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As Jeremy Corbyn implied: “The West should reflect on its part in prolonging the Israeli-Palestinian conflict”

It is the 50th anniversary week of the Six-Day War of 1967 when Israel seized 1,200 square water-rich kilometres of the Golan Heights from Syria and later annexed it – though its right to this land has never been recognised by the international community.

Donald Macintyre, who lived in Jerusalem for many years and won the 2011 Next Century Foundation’s Peace Through Media Award, recalls in the Independent that fifty years ago Shlomo Gazit, head of the Israeli military intelligence’s assessment department, heard detailed reports of the destruction that morning of almost the entire Egyptian air force by Israeli jets – his 23-year-old nephew being among the few missing Israeli pilots. He then started work on a clear-sighted blueprint for the future of the territories Israel had occupied, arguing that “Israel should not humiliate its defeated enemies and their leaders.”

Jerusalem: an open city or UN headquarters?

There were then, as now, many leading Zionist Israelis who believed that occupation was a wholly wrong course. Gazit outlined plans for an independent, non-militarised Palestinian state on the West Bank and Gaza Strip; the Old City of Jerusalem would become an “open city … with an international status resembling that of the Vatican”.

A British Quaker, Richard Rowntree, advocated moving the UN Headquarters from New York to Jerusalem and years later Sir Sydney Giffard, a former British Ambassador to Japan, presented the social and economic advantages to Israelis and Palestinians of moving the UN Headquarters to the vicinity of Jerusalem (Spectator link only accessible if account created). Whilst recognising difficulties and obstacles, Giffard felt that UN member states giving determined support to this project “could enable the UN to effect a transformation – both of its own and of the region’s character – of historic significance”.

But after 50 years the Palestinians, as Macintyre points out, “a resourceful and mainly well-educated population, are still imprisoned in a maze of checkpoints closures and military zones, deprived of civil and political rights and governed by martial law (denounced by Mehdi Hasan here, destruction of sewage system pictured above). And all this nearly three decades after Yasser Arafat agreed to end the conflict in return for a state on Gaza, the West Bank and East Jerusalem – 22% of historic Palestine (Even Hamas, so long one of many excuses for not reaching a deal, last month issued its qualified support for such an outcome)”.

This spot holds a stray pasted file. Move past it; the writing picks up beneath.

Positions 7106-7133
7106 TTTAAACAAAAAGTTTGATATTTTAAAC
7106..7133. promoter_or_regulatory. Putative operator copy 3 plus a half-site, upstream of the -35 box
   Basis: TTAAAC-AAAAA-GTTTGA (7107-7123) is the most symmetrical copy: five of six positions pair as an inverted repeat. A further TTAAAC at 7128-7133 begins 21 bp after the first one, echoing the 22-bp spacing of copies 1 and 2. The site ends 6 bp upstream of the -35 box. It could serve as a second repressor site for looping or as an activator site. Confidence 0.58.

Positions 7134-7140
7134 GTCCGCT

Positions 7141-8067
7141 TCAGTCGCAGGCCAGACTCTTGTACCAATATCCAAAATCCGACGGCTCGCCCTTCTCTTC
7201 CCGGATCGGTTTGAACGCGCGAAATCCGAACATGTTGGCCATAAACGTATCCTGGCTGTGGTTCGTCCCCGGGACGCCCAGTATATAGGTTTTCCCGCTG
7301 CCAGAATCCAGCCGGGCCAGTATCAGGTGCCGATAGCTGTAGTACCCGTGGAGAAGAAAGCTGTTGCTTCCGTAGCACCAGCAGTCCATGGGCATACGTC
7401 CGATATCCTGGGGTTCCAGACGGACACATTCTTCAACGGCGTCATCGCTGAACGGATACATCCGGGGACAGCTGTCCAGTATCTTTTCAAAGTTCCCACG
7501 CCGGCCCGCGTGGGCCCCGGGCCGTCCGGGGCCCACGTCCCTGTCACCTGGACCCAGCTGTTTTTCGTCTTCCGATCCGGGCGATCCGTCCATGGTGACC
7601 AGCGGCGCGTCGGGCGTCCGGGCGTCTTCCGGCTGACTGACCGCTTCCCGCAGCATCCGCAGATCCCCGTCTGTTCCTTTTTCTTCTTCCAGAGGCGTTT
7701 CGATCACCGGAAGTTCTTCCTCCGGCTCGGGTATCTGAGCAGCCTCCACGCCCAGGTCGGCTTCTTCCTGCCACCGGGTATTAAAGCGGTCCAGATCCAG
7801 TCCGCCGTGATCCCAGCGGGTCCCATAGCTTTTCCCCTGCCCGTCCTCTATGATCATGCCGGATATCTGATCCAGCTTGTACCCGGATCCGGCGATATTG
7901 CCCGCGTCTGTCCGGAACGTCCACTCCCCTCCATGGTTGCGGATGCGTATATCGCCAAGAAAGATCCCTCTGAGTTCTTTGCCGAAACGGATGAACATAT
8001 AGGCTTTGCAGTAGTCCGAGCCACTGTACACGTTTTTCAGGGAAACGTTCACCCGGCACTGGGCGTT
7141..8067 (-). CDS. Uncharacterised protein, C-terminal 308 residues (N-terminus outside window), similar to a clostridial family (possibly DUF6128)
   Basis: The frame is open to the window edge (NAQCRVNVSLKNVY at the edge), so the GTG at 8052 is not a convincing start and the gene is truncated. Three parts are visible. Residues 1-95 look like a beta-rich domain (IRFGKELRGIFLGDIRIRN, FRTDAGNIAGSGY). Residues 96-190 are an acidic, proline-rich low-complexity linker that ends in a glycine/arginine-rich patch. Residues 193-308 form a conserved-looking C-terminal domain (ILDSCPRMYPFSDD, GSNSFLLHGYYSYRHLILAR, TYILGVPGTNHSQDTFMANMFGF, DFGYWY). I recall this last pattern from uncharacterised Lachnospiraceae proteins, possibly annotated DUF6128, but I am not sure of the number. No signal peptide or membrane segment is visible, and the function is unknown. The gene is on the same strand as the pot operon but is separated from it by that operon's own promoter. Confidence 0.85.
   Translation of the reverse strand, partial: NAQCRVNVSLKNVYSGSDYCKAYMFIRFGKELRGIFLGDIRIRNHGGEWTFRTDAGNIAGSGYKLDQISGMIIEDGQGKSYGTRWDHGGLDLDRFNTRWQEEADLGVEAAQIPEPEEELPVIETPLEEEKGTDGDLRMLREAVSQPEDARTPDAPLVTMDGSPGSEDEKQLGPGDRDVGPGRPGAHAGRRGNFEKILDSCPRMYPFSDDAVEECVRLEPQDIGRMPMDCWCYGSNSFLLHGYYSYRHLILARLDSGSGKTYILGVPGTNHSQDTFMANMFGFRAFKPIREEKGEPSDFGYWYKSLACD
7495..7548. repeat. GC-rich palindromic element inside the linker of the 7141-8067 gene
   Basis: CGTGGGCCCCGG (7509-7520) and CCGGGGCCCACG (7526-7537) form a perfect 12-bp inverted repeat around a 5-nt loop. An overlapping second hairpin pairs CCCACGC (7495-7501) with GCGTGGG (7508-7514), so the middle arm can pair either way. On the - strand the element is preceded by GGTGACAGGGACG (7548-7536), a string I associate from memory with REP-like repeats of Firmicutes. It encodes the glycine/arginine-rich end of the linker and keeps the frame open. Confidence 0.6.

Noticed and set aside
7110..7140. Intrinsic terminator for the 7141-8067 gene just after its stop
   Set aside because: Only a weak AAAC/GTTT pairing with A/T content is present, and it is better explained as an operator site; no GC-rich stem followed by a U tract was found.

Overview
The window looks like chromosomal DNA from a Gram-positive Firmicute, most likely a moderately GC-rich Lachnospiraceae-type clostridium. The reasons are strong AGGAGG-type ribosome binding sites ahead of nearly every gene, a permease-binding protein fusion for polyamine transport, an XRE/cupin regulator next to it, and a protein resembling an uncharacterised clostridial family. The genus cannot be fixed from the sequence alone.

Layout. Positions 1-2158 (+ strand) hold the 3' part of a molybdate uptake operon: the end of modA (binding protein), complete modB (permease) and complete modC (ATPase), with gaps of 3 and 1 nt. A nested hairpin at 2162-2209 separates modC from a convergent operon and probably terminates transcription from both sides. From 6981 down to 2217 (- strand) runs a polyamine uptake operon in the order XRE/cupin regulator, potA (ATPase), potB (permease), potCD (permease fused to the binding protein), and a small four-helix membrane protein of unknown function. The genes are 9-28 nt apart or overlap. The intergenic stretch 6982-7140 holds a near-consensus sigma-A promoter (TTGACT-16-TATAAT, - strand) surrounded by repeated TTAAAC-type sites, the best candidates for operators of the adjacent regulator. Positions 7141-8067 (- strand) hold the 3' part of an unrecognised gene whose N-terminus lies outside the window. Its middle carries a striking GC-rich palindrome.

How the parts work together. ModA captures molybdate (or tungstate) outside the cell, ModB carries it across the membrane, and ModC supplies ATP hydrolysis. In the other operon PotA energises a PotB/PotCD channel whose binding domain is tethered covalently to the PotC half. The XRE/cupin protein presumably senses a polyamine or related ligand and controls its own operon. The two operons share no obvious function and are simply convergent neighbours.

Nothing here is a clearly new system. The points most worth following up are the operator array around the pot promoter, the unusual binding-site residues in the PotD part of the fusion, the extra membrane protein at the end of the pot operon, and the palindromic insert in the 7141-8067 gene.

“The West should reflect on its part in prolonging the Israeli-Palestinian conflict”

Under this heading, Macintyre points out that the US provides Israel with over $3bn (£2.3bn) a year in military aid and the EU implements trade agreements which exempt only the most flagrant economic activity in the settlements from its provisions, leading Benjamin Netanyahu to believe he can maintain the occupation with impunity.

He summarises the potential gains of a peace agreement for Israel: “full diplomatic and economic relations with the Arab world, an end to the growing perception of Israel as an apartheid state, the reduction of costs – moral and financial – to its own citizens of using a conscript army to enforce the occupation”.

Co-existence in Iran

In several Stirrer articles, opening with this one, Richard Lutz reports on his visits to Iran – as a Jew, albeit lapsed – and Roger Cohen’s account in the New York Times is not to be missed. He – like Lutz, “treated with such consistent warmth” in Iran, says, “It’s important to decide what’s more significant: the annihilationist anti-Israel ranting, the Holocaust denial and other Iranian provocations — or the fact of a Jewish community living, working and worshipping in relative tranquillity. Perhaps I have a bias toward facts over words, but I say the reality of Iranian civility toward Jews tells us more about Iran — its sophistication and culture — than all the inflammatory rhetoric”.

As so many civilised Israelis and Palestinians work for peace, some details recorded here, and the settlement of Neve Shalom (above) shows what is possible, Macintyre ends by saying that it is not just the Israelis and the Palestinians who should be reflecting this week on the impact of what is surely the longest occupation in modern history:

“It is time for the Western powers to reflect on their part in prolonging a conflict which will never end of its own accord”.

 

 

 

mmmmmmmmmmmmmmmmmm

 

 

PMQs: Lutz in the Birmingham Press got it right. Corbyn impressed

A recent article by Richard Lutz in the Birmingham Press opened: “The Prime Minister will have to have change his upper class bully boy tactics once he faces new Labour leader Jeremy Corbyn.